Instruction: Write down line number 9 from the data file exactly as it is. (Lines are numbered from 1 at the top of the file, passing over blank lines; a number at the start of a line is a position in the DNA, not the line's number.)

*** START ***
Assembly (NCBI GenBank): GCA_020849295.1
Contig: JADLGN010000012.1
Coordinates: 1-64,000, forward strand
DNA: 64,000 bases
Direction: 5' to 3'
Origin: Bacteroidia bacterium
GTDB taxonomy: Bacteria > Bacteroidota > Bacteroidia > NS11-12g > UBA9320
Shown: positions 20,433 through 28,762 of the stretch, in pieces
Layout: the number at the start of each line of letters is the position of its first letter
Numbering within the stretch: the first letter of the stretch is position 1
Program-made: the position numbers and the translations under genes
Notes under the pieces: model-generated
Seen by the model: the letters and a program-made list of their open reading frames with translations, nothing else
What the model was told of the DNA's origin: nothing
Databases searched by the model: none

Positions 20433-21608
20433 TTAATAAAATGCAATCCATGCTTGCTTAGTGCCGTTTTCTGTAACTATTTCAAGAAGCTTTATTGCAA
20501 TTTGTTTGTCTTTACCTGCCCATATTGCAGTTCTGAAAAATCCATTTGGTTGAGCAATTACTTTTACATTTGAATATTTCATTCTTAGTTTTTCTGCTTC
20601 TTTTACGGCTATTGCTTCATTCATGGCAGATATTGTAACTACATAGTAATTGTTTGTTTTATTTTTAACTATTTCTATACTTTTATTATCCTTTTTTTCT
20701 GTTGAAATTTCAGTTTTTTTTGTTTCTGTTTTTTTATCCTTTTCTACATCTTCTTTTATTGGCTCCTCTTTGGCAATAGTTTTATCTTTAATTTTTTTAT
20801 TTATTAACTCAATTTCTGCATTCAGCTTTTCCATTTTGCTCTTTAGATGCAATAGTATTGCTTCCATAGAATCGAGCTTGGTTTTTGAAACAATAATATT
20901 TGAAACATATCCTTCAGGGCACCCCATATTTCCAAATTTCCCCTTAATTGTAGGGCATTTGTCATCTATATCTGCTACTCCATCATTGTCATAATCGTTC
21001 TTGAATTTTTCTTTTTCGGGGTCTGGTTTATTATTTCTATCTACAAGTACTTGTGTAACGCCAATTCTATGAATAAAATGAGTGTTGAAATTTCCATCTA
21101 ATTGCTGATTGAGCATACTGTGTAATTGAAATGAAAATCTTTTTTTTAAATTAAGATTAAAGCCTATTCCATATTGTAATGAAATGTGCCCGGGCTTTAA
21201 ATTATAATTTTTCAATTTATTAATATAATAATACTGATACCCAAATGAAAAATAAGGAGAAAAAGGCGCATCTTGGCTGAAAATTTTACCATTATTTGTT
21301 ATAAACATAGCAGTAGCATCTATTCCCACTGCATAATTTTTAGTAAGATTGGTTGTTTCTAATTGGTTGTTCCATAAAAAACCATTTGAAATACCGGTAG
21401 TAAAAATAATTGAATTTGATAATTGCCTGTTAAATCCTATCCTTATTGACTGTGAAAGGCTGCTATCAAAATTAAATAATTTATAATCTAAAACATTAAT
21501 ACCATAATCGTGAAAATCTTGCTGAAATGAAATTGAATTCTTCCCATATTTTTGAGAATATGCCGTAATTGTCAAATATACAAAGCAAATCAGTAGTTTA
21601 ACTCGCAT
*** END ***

Layout: the number at the start of each line of letters is the position of its first letter